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Does Stigma Have You Cornered? Regain Control, Seek Help for Your Mental Health

A group of soldiers engage in conversation around a table
Soldiers participate in a Stigma Reduction Communications Campaign workshop. The SRCC's goal is to combat perceived stigmas soldiers face when dealing with personal issues associated with seeking professional help. (U.S. Army photo by Spc. Jennifer Andersson)

Have you experienced mental health-related stigma? Some describe it as the crushing feeling of shame, fear of ridicule or embarrassment felt at the very thought of seeking mental health care. As you can imagine, this stigma is a major barrier to care and treatment for service members and veterans who experience psychological health concerns, such as posttraumatic stress, depression or substance abuse.

You’ve probably heard people say that only “weak” people talk about their problems or that “real soldiers” handle their own business. Perhaps you’ve had thoughts or heard that reaching out for help may adversely affect your career. Are these beliefs true?

The fact is, most of these preconceived notions are perpetuated by fear of the unknown. What will happen if I talk to someone? What will my team leader think of me if he or she knew I was talking to someone about my “issues”? What if my command doesn’t think I’m fit for duty and they take away my security clearance? What if I get a civilian doctor and he or she has no clue about what I’ve been through? What if, what if, what if …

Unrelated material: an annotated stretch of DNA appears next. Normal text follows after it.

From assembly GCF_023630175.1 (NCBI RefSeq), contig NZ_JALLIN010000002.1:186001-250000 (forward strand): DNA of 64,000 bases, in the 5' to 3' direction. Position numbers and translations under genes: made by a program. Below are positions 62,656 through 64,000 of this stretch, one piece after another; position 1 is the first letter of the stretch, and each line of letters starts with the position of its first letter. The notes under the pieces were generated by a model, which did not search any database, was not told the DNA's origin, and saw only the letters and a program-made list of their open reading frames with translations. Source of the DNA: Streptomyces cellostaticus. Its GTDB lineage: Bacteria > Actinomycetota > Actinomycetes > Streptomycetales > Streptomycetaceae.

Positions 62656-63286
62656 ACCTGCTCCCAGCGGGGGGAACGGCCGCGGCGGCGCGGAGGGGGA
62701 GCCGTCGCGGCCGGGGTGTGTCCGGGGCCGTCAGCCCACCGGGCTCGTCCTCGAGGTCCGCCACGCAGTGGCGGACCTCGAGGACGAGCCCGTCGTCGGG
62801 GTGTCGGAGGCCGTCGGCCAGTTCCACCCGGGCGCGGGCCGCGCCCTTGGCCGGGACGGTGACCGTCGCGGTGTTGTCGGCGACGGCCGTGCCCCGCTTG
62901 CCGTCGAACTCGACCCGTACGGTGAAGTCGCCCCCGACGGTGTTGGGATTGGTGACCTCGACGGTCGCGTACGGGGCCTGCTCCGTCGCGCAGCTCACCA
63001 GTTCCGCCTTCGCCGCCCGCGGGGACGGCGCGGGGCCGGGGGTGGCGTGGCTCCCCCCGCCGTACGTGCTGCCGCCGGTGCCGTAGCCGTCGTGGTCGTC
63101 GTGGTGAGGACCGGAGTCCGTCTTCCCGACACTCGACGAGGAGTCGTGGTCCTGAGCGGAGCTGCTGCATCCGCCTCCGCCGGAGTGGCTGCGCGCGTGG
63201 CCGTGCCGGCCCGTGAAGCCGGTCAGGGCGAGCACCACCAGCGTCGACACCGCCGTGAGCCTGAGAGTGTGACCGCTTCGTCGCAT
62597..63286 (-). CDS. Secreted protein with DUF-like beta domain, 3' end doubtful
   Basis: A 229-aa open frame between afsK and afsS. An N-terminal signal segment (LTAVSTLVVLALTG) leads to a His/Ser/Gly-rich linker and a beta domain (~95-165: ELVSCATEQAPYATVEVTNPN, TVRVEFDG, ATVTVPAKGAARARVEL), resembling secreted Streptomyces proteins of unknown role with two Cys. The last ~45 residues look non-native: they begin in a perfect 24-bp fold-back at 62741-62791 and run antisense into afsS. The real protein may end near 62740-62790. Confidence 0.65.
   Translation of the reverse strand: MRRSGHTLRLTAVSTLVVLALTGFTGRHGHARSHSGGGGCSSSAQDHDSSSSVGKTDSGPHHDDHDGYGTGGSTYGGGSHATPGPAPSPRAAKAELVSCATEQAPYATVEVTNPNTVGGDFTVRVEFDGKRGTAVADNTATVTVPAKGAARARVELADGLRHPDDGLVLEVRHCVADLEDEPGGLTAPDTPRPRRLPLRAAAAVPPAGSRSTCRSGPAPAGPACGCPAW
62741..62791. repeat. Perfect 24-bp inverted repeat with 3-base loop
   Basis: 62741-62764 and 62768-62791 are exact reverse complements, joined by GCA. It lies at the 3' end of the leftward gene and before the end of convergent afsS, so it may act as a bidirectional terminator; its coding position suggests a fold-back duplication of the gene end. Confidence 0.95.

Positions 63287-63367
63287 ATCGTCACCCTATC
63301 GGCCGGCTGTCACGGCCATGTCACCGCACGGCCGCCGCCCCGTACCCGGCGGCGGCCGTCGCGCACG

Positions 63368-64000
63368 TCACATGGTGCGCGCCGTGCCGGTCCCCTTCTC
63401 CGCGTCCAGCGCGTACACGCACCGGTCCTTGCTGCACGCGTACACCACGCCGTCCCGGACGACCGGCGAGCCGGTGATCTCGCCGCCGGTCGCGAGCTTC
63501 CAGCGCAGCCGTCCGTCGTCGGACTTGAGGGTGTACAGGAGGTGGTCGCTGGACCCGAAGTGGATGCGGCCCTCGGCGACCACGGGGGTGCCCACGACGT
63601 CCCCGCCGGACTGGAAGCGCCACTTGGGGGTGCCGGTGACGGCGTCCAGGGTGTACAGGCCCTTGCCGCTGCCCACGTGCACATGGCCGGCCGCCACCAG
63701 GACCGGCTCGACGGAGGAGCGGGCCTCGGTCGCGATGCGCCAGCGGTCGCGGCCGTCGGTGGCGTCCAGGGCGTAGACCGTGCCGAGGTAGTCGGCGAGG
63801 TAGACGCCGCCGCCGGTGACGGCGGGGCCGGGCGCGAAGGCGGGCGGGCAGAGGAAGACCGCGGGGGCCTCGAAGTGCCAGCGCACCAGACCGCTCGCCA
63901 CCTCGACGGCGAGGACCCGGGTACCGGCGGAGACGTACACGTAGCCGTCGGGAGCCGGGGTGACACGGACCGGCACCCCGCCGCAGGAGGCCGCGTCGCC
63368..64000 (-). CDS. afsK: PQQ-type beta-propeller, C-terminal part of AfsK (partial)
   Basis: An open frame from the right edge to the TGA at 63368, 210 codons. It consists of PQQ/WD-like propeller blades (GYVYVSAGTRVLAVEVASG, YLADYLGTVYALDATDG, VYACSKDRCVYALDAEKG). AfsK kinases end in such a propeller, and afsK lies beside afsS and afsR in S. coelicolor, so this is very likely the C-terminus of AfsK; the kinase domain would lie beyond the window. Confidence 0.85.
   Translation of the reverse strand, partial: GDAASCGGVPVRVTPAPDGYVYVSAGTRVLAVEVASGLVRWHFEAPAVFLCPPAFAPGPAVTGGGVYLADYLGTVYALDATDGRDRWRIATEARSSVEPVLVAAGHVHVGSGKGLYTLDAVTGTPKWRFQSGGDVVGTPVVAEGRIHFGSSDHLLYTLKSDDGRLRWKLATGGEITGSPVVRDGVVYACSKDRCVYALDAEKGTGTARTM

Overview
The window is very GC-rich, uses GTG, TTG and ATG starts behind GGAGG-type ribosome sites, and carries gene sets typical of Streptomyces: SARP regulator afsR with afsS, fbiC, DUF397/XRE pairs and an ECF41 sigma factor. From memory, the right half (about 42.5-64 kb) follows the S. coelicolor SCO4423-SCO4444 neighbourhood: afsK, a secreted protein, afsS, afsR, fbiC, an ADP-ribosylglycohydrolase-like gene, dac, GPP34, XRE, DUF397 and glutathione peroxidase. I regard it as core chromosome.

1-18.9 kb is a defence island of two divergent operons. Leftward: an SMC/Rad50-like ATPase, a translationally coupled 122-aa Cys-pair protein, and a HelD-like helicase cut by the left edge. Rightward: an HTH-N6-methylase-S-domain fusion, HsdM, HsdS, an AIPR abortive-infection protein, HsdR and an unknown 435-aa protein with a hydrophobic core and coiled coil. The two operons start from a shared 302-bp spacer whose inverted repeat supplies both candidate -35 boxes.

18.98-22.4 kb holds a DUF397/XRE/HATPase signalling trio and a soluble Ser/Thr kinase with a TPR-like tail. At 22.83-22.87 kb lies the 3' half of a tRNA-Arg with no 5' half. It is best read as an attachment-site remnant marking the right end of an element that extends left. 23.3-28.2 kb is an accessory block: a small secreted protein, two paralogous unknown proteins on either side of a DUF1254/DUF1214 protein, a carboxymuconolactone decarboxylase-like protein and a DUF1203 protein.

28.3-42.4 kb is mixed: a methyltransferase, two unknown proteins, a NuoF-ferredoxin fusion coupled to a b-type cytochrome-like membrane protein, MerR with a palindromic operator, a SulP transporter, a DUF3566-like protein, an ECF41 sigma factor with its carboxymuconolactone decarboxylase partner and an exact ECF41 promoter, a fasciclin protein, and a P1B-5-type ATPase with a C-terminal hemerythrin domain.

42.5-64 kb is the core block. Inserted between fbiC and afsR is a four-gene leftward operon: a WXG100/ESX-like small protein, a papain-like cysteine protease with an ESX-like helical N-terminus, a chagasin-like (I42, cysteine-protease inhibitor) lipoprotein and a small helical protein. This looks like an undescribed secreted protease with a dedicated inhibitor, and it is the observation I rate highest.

These uncertainties may burden service members, veterans and their families because they don’t know what will happen when they reach out for help.

We can’t predict every outcome for those who seek help, but here’s what we DO know:

  • Fear of stigma prevents a service member from seeking help
  • Untreated psychological health conditions get progressively worse
  • Service members struggling with untreated mental health concerns have a lower level of readiness (sleep issues, relationship problems, lack of attention to detail, physical challenges, etc.)
  • Service members not mission-ready affect team, unit and mission effectiveness

Bottom line: an untreated service member (physically or psychologically) has a negative impact on the mission. Getting help can change that, and getting help early improves chances for a successful recovery.

Here’s what Deployment Health Clinical Center Director Navy Capt. Anthony Arita had to say about the fear of stigma in the military:

“Within the military, there are specific concerns in having something documented in your medical record that you have a mental disorder or sought out counseling. There’s often a concern that reaching out for help may be a sign of weakness, an indication you’re letting your comrades down,” explained Arita.